So there we are, the internet is all caught up on my life choices and I am now taking it upon myself to pull my socks up and regain my title as Yorkshire's my friendship circle's finest blogger. I'd like to take this opportunity to thank my browser, Google Chrome, for being there when Internet Explorer wasn't. I'd like to thank Firefox for stepping in that time Google Chrome broke and wouldn't stop bombarding me with pop ups of naked cartoon characters - I know it was short notice, and I know it can't have been easy for you, but you did a fantastic job and this blog wouldn't be here without you. I'd like to thank TalkTalk for taking three months to set up my internet when I moved out of my mum's house that time. You showed me that if I really needed the internet, I had the inner strength to seek it (at my mum's house that I'd just moved out of). Nothing sparks determination like deprivation. I'd like to thank my loyal fan base, for always giving me a tonne of hits and then not caring about my well being when I disappeared for over a year... Your lack of e-mails meant a lot to me. Dicks. (I forgive you though. Please still read my blog. I don't have the stature to be picky about the fact that my existence is negligible to you). So thank you everyone, this blog would not be what it is what it once was without you. All of you. (Except you, Internet Explorer, but you knew that...)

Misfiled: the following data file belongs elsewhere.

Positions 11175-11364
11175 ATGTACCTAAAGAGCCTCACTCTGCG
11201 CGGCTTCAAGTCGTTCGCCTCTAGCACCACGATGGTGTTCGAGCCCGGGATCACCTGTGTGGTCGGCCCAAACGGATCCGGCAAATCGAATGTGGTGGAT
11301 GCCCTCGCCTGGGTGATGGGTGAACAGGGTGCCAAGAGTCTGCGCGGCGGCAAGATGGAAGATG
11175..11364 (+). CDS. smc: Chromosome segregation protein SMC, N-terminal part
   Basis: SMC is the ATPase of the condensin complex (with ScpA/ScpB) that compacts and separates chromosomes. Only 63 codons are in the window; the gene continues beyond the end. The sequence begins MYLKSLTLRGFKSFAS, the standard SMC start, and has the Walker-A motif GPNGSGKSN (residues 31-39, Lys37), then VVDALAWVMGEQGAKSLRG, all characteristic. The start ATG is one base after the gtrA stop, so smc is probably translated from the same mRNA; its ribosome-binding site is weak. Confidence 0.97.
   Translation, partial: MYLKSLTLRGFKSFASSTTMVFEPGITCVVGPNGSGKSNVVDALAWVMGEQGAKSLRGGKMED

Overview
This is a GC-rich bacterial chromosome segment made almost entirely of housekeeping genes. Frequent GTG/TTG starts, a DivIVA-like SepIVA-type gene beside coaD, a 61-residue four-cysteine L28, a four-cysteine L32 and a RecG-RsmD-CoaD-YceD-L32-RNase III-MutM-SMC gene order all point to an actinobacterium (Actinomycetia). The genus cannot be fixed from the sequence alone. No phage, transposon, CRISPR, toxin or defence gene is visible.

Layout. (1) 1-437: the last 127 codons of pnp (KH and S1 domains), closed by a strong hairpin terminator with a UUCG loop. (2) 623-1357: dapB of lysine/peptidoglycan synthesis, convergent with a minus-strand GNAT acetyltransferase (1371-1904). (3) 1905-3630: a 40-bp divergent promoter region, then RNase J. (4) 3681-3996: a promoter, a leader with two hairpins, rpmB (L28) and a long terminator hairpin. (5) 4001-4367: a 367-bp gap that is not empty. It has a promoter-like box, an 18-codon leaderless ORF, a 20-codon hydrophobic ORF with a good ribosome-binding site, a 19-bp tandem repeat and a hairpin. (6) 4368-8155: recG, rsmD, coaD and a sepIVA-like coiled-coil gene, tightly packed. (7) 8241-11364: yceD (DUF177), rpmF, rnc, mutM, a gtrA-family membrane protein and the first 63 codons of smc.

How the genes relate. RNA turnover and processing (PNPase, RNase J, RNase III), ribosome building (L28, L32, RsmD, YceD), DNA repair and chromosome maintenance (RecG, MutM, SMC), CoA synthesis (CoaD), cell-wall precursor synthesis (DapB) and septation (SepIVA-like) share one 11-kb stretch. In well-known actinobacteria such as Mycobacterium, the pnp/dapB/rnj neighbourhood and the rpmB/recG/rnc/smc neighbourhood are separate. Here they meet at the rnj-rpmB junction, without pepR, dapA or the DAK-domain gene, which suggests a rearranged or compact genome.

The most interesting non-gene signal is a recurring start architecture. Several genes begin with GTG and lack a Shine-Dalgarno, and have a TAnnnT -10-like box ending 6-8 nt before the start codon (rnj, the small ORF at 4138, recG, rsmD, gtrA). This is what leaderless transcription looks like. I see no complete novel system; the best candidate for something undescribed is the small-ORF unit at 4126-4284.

As per tradition, I am now going to ramble on about the banalities of my life in such a fashion that is slightly humourous and somewhat embellished, but mostly just cautionary. The first lesson I wish to bestow upon my lovely readership regards the hell-born activity that is boxercise. Understandably, I am assuming that most of you either a) don't know what it is, or b) do know what it is and are therefore mystified as to why I would volunteer myself to take part in such a heinous ritual. As it happens, I was coerced by my former colleagues and, foolishly, agreed to take part. (I'm pretty sure that the name hints at what it is, but I'm just going to quickly explain the art of boxercise here for those of you that are uncertain. Basically, it consists of a roomful of belligerent middle aged women beating the shit out of each other until one collapses in a state of distress and the other is declared victor and presented with a prize of chocolate and a box of Kalms.)** I have only been to three sessions as of yet, but three sessions are enough to realise that my acceptance was a mistake. The first session took place on a Monday, and on the Thursday that followed I was still unable to reach behind me and fasten my bra strap unaided or stand up without crying and causing the people around me to look around in alarm thinking I had gone into labour. I'm finding it difficult to find the emotional and physical strength to go back. In the words of R Kelly, my mind's telling me no, but my body, my body is also telling me no.

*Not technically the definition. There is no prize. There is no winner. There are only losers.
**Also, no one actually gets hit. We just hit at pads like kangaroos with PMS until we collapse in genuine distress.